Die Bodenkultur - Journal for Land Management, Food and Environment
Influence of primary tillage on density, pore volume and pore size distribution of an arable farming soil in the centre of Upper Austria (part 3)
In this contribution the results are presented of the influence of different primary tillage methods on soil density, pore volume and pore size. The type of soil under investigation was a deep medium-heavy calcium-free loose-sedimentary brown earth in semihumid climate. After ten years of customary tillage in a four-course rotation significant effects were registrated on all three factors mentioned above for the rooted top soil fraction.
Under natural conditions the mean soil density increases with increasing soil depth from 1.48 for the top soil to 1.56 g/cm3 for the compacted horizon below the tillage zone. After tillage, the density of the Ap horizon ranged from 1.51 after ploughing to 1.59 g/cm3 in the rotary tiller variant. During the vegetation period (after sowing up to the next soil preparation) the soil density steadily increases to a small extent.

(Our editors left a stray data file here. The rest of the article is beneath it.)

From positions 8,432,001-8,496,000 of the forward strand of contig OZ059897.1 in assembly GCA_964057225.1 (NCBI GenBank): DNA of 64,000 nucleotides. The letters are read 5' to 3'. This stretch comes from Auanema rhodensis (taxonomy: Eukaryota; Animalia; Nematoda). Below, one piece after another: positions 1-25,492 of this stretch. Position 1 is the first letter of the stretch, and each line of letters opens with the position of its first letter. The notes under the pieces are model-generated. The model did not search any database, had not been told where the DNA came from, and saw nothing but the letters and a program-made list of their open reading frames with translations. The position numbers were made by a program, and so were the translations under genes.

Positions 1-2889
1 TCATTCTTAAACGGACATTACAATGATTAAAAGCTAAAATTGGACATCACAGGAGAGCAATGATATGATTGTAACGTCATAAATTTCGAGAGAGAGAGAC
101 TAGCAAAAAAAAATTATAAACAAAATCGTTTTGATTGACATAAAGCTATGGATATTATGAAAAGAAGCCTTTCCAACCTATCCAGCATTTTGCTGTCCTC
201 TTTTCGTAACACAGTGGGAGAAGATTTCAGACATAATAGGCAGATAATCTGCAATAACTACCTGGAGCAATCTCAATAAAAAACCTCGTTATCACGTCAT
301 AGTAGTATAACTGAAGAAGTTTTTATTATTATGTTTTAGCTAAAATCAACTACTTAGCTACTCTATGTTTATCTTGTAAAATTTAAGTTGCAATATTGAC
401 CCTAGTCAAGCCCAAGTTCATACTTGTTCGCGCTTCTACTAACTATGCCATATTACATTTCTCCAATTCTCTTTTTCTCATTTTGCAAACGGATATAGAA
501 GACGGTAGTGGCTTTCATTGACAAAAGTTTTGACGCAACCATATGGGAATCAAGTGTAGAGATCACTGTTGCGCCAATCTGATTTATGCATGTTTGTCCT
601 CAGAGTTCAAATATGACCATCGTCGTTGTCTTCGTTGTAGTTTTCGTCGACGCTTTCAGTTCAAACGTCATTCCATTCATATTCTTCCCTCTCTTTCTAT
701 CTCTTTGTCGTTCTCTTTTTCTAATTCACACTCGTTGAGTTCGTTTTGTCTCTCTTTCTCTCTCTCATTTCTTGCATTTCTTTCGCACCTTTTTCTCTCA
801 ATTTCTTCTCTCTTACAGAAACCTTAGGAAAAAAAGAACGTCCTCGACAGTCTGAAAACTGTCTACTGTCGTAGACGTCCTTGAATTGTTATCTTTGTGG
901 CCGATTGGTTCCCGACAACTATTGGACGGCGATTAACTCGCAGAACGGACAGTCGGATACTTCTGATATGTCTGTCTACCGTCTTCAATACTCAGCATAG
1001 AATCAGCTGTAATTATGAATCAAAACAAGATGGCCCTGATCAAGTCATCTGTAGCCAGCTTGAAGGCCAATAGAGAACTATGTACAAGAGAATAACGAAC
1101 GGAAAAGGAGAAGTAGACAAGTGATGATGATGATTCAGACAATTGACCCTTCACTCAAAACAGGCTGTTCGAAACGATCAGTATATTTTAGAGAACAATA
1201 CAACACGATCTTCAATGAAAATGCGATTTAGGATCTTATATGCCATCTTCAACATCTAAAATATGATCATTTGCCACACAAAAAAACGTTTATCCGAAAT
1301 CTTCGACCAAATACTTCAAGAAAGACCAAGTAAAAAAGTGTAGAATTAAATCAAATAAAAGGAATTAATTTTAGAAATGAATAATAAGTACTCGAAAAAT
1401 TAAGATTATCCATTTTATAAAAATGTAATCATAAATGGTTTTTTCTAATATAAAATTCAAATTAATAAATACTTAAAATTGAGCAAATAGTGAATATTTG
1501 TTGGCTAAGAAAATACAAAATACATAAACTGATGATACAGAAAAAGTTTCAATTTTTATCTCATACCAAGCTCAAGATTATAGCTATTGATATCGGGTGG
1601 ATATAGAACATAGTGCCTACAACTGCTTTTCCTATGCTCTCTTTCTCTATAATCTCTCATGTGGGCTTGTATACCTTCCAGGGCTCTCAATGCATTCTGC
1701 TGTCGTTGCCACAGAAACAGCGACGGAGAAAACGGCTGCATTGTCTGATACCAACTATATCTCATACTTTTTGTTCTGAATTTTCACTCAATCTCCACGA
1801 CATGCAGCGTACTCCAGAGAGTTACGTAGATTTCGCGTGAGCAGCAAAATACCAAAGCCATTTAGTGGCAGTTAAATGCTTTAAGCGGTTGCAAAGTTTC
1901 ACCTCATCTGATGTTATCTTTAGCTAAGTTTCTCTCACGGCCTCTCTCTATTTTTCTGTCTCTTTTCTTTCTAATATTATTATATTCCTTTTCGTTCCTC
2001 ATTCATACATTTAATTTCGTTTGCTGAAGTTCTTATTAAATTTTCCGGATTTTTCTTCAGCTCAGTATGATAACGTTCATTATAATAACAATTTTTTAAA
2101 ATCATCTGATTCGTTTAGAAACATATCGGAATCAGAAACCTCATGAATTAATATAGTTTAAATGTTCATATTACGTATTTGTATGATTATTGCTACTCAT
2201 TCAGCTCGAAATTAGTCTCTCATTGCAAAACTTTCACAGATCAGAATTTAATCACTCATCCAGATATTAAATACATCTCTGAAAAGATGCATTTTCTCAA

The results of the total pore volume show the same tendency as described for the soil density, but in the opposite direction. During the vegetation period the highest value of 44.20 % was detected after ploughing, 40.40 % in the cultivator variant and 37.70 % with the rotary tiller. The largest differences were found in the subsoil The decrease in total pore volume was mainly caused by the reduction of the fraction of large pores, the fraction of small and fine pores remained nearly constant.
At the above mentioned location a yearly alternation of ploughing and of reduced cultivation within crop rotation could prevent the negative side effects of soil compacting and coneomitant yield reduction.
Key-words: primary tillage, soil density, pore volume, pore size distribution.